A bald eagle who flew into a Vancouver power line has made a dramatic recovery.
When the eagle hit the power line in Strathcona Park last December, he badly burned his wings and legs and was no longer able to fly.
He was hobbling around on a nearby sidewalk when Vancouver resident Jenny Patterson spotted him. She immediately knew something was up.
“We thought ‘this is really strange, this isn’t normal,’” she told CTV News. “We chased him around for a while, then called animal services.”
They corralled the eagle, who was eventually transported to the nearby Orphaned Wildlife Rehabilitation Society in Delta. The facility sees more than 400 injured or orphaned birds of prey each year, but when they were brought this eagle, staff didn’t feel good about his future.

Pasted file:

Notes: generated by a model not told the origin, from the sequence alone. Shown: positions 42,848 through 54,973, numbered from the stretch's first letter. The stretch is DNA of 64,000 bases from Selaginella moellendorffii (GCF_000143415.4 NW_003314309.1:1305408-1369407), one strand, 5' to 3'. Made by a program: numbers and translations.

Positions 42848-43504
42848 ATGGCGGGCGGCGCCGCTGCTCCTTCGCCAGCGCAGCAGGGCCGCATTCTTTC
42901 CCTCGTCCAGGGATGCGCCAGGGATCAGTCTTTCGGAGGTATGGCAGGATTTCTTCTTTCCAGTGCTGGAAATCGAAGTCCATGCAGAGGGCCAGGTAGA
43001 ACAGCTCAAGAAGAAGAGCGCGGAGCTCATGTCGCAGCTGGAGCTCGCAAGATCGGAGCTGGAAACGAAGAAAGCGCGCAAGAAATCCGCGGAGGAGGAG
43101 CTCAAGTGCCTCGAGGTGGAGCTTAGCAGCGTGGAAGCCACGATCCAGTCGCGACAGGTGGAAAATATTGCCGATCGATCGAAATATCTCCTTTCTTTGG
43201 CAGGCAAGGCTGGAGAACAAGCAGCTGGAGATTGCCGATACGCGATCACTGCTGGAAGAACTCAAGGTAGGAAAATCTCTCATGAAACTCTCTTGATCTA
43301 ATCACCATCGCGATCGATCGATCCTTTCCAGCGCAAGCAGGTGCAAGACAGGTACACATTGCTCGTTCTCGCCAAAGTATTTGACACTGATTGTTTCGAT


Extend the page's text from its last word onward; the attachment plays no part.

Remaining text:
“When I did see his injuries, I was just immediately deflated,” Mindy Dick, who works in raptor rehabilitation at the centre, told CTV News. “All we can do in that situation is just a lot of fluids, antibiotics, and lots of wound care.”
But this eagle is hardly the first to run into a problem like this. According to Science Daily, bird death by electrocution is a global problem, and considered a particularly high threat to endangered birds of prey.
Given just a five percent chance of survival, this bird was expected to die too. But after only a few months spent in the rehab centre, he beat the odds and made a full recovery.
On Saturday, the rehab centre released him back into the park where he was found—just in time for mating season.
Prior to his injury, the eagle was nesting, breeding, and raising chicks with a female who also lives in the urban park. According to reports, the lone female has recently been spotted in the area, and locals and wildlife volunteers are crossing their fingers the two reunite.